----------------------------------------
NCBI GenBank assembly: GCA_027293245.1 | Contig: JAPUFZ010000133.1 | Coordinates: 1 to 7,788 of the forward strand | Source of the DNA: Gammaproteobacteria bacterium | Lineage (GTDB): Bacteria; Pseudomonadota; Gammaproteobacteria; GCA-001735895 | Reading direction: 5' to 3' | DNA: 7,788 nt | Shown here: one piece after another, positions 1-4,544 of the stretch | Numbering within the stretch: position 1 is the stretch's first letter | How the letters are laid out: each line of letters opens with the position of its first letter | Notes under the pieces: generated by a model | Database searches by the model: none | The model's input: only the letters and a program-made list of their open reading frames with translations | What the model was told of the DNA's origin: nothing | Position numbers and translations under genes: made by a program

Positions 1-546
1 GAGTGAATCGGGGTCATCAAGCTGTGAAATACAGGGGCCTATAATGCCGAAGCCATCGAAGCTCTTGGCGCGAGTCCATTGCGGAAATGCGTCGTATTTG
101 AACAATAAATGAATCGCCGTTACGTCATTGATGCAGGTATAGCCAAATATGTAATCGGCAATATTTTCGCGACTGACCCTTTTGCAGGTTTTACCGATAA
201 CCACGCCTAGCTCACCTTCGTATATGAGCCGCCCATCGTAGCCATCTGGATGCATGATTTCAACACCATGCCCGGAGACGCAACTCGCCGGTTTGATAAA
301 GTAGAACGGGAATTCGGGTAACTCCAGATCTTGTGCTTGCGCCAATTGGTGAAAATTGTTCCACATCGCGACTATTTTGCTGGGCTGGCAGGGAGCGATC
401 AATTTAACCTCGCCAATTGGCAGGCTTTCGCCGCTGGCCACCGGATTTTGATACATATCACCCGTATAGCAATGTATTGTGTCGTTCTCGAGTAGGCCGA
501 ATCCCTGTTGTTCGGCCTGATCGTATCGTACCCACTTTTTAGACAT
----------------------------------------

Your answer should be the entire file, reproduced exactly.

NCBI GenBank assembly: GCA_027293245.1 | Contig: JAPUFZ010000133.1 | Coordinates: 1 to 7,788 of the forward strand | Source of the DNA: Gammaproteobacteria bacterium | Lineage (GTDB): Bacteria; Pseudomonadota; Gammaproteobacteria; GCA-001735895 | Reading direction: 5' to 3' | DNA: 7,788 nt | Shown here: one piece after another, positions 1-4,544 of the stretch | Numbering within the stretch: position 1 is the stretch's first letter | How the letters are laid out: each line of letters opens with the position of its first letter | Notes under the pieces: generated by a model | Database searches by the model: none | The model's input: only the letters and a program-made list of their open reading frames with translations | What the model was told of the DNA's origin: nothing | Position numbers and translations under genes: made by a program

Positions 1-546
1 GAGTGAATCGGGGTCATCAAGCTGTGAAATACAGGGGCCTATAATGCCGAAGCCATCGAAGCTCTTGGCGCGAGTCCATTGCGGAAATGCGTCGTATTTG
101 AACAATAAATGAATCGCCGTTACGTCATTGATGCAGGTATAGCCAAATATGTAATCGGCAATATTTTCGCGACTGACCCTTTTGCAGGTTTTACCGATAA
201 CCACGCCTAGCTCACCTTCGTATATGAGCCGCCCATCGTAGCCATCTGGATGCATGATTTCAACACCATGCCCGGAGACGCAACTCGCCGGTTTGATAAA
301 GTAGAACGGGAATTCGGGTAACTCCAGATCTTGTGCTTGCGCCAATTGGTGAAAATTGTTCCACATCGCGACTATTTTGCTGGGCTGGCAGGGAGCGATC
401 AATTTAACCTCGCCAATTGGCAGGCTTTCGCCGCTGGCCACCGGATTTTGATACATATCACCCGTATAGCAATGTATTGTGTCGTTCTCGAGTAGGCCGA
501 ATCCCTGTTGTTCGGCCTGATCGTATCGTACCCACTTTTTAGACAT